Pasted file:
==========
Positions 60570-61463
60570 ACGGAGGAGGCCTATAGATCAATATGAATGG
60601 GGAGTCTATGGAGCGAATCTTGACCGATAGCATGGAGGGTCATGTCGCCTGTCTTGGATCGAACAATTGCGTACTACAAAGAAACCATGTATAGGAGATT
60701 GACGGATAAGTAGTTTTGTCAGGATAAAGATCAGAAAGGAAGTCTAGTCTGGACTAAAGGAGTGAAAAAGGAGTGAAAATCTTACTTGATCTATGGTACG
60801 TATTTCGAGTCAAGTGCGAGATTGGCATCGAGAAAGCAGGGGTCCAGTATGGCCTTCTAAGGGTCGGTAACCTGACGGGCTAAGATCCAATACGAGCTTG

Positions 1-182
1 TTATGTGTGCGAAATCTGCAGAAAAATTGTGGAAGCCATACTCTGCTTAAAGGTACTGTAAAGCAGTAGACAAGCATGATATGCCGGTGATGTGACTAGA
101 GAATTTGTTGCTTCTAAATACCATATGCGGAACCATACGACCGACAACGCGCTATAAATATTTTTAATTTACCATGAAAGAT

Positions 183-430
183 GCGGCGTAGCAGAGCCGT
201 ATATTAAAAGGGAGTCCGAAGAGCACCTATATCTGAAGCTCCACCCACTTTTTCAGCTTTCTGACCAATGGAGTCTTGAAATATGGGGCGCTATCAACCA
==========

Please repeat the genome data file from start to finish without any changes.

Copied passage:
Positions 60570-61463
60570 ACGGAGGAGGCCTATAGATCAATATGAATGG
60601 GGAGTCTATGGAGCGAATCTTGACCGATAGCATGGAGGGTCATGTCGCCTGTCTTGGATCGAACAATTGCGTACTACAAAGAAACCATGTATAGGAGATT
60701 GACGGATAAGTAGTTTTGTCAGGATAAAGATCAGAAAGGAAGTCTAGTCTGGACTAAAGGAGTGAAAAAGGAGTGAAAATCTTACTTGATCTATGGTACG
60801 TATTTCGAGTCAAGTGCGAGATTGGCATCGAGAAAGCAGGGGTCCAGTATGGCCTTCTAAGGGTCGGTAACCTGACGGGCTAAGATCCAATACGAGCTTG

Positions 1-182
1 TTATGTGTGCGAAATCTGCAGAAAAATTGTGGAAGCCATACTCTGCTTAAAGGTACTGTAAAGCAGTAGACAAGCATGATATGCCGGTGATGTGACTAGA
101 GAATTTGTTGCTTCTAAATACCATATGCGGAACCATACGACCGACAACGCGCTATAAATATTTTTAATTTACCATGAAAGAT

Positions 183-430
183 GCGGCGTAGCAGAGCCGT
201 ATATTAAAAGGGAGTCCGAAGAGCACCTATATCTGAAGCTCCACCCACTTTTTCAGCTTTCTGACCAATGGAGTCTTGAAATATGGGGCGCTATCAACCA